|Publication number||US4283315 A|
|Application number||US 06/091,802|
|Publication date||Aug 11, 1981|
|Filing date||Nov 6, 1979|
|Priority date||Nov 6, 1978|
|Also published as||CA1124504A, CA1124504A1, DE2965461D1, EP0010975A1, EP0010975B1|
|Publication number||06091802, 091802, US 4283315 A, US 4283315A, US-A-4283315, US4283315 A, US4283315A|
|Inventors||Kenneth James, Frederick J. Smith|
|Original Assignee||Talres Development (N.A.) N.V.|
|Export Citation||BiBTeX, EndNote, RefMan|
|Patent Citations (9), Referenced by (6), Classifications (26), Legal Events (1)|
|External Links: USPTO, USPTO Assignment, Espacenet|
This invention relates to a composition for use in the manufacture of gramophone records, and in particular to a composition with antistatic properties.
Gramophone records are conventionally produced from vinyl chloride/vinyl acetate copolymers compounded with various additives. Carbon black is generally added, particularly to provide a black opaque composition, although it also serves the purpose of distributing electrical charges and increasing the rate at which such charges are dissipated. The composition also includes a stabiliser for the resin. Stabilisers are conventionally solid organic compounds of heavy metals, the more common of which are toxic. Examples are lead, cadmium and barium salts. While it would be desirable to avoid the use of toxic materials if at all possible, in order to prevent industrial hazards, it has previously been found impossible. It appears that salts of lead, barium and cadmium, particularly with fatty acids, have the necessary degree of affinity with vinyl chloride polymers which other non-toxic materials do not. Thus, for example, even where a calcium salt is used in conventional resins it is always accompanied by a lead salt, or an expensive alternative such as a liquid organotin compound which must be carefully metered.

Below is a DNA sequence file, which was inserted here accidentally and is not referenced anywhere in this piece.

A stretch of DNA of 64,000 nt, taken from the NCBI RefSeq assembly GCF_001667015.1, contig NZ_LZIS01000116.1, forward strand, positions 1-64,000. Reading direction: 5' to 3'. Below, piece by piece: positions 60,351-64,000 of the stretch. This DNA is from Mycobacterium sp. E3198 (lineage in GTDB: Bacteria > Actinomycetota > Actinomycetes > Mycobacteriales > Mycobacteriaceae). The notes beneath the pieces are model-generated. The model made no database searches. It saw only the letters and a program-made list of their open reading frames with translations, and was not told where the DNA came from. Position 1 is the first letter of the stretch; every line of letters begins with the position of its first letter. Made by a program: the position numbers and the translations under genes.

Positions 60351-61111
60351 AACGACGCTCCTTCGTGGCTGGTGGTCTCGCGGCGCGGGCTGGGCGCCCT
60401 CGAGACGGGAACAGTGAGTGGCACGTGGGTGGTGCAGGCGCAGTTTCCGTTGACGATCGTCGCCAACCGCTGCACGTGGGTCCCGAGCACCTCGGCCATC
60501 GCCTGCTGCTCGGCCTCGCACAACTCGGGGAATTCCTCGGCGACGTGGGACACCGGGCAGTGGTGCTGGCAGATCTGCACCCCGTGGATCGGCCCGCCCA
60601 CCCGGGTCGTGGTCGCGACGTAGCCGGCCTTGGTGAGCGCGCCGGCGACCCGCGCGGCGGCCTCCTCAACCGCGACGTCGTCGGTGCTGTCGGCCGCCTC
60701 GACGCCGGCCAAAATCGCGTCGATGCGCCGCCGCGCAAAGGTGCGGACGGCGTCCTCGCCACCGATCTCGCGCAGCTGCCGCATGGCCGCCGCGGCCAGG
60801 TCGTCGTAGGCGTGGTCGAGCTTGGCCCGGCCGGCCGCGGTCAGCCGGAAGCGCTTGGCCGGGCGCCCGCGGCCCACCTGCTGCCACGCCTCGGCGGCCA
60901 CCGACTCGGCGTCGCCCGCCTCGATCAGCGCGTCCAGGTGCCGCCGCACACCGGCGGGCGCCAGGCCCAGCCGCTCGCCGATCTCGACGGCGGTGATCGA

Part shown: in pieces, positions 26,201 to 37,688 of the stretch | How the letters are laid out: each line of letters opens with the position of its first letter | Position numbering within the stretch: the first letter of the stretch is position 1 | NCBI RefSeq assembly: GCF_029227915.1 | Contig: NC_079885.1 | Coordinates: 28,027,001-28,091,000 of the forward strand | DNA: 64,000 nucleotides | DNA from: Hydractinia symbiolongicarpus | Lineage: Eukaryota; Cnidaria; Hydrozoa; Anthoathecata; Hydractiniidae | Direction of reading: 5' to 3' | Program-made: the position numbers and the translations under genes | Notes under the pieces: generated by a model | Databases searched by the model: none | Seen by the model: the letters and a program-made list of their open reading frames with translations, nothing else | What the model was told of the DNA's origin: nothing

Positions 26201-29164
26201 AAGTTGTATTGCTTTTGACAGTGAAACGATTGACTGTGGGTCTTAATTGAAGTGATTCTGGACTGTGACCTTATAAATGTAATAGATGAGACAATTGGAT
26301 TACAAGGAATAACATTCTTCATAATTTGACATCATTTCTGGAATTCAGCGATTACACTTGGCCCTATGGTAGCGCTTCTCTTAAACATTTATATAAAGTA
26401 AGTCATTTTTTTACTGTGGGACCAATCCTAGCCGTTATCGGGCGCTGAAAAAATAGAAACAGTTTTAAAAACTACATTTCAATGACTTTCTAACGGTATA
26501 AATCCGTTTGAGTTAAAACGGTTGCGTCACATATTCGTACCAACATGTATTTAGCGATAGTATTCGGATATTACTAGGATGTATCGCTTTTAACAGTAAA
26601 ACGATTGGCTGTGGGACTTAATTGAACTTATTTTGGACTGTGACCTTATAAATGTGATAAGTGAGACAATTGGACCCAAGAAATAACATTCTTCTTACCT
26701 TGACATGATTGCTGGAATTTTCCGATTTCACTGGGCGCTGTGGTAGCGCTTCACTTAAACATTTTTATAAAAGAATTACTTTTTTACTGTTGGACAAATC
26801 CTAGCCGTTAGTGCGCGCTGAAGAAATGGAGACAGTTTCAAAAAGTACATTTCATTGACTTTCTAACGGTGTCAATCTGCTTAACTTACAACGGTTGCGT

Other additives include plasticisers, lubricants and mould release agents.
Various substances have been proposed as antistatic additives for record compositions, to be added to the resin during the copolymerisation, during the isolation of the resin from the polymerisation medium and during subsequent compounding. Some antistatic agents, when added to the mixture during the compounding stage, tend to give rise to excessive concentrations on the record surfaces, thus causing a reduction in the surface quality of the record produced. Typical antistatic agents include quaternary ammonium compounds such as N,N-bis(2-hydroxyethyl)-N-(3'-dodecyloxy-2'-hydroxyethyl)-methylammonium methosulphate and long-chain primary aliphatic alcohol/ethylene oxide condensates, such as Ethylan (registered Trade Mark) D 259. Generally speaking, however, commercially produced records are not very antistatic, and consequently they tend to attract dust unless special steps are taken by the user to prevent static build-up or to disperse it. Static charges thus remain a serious problem in the record industry.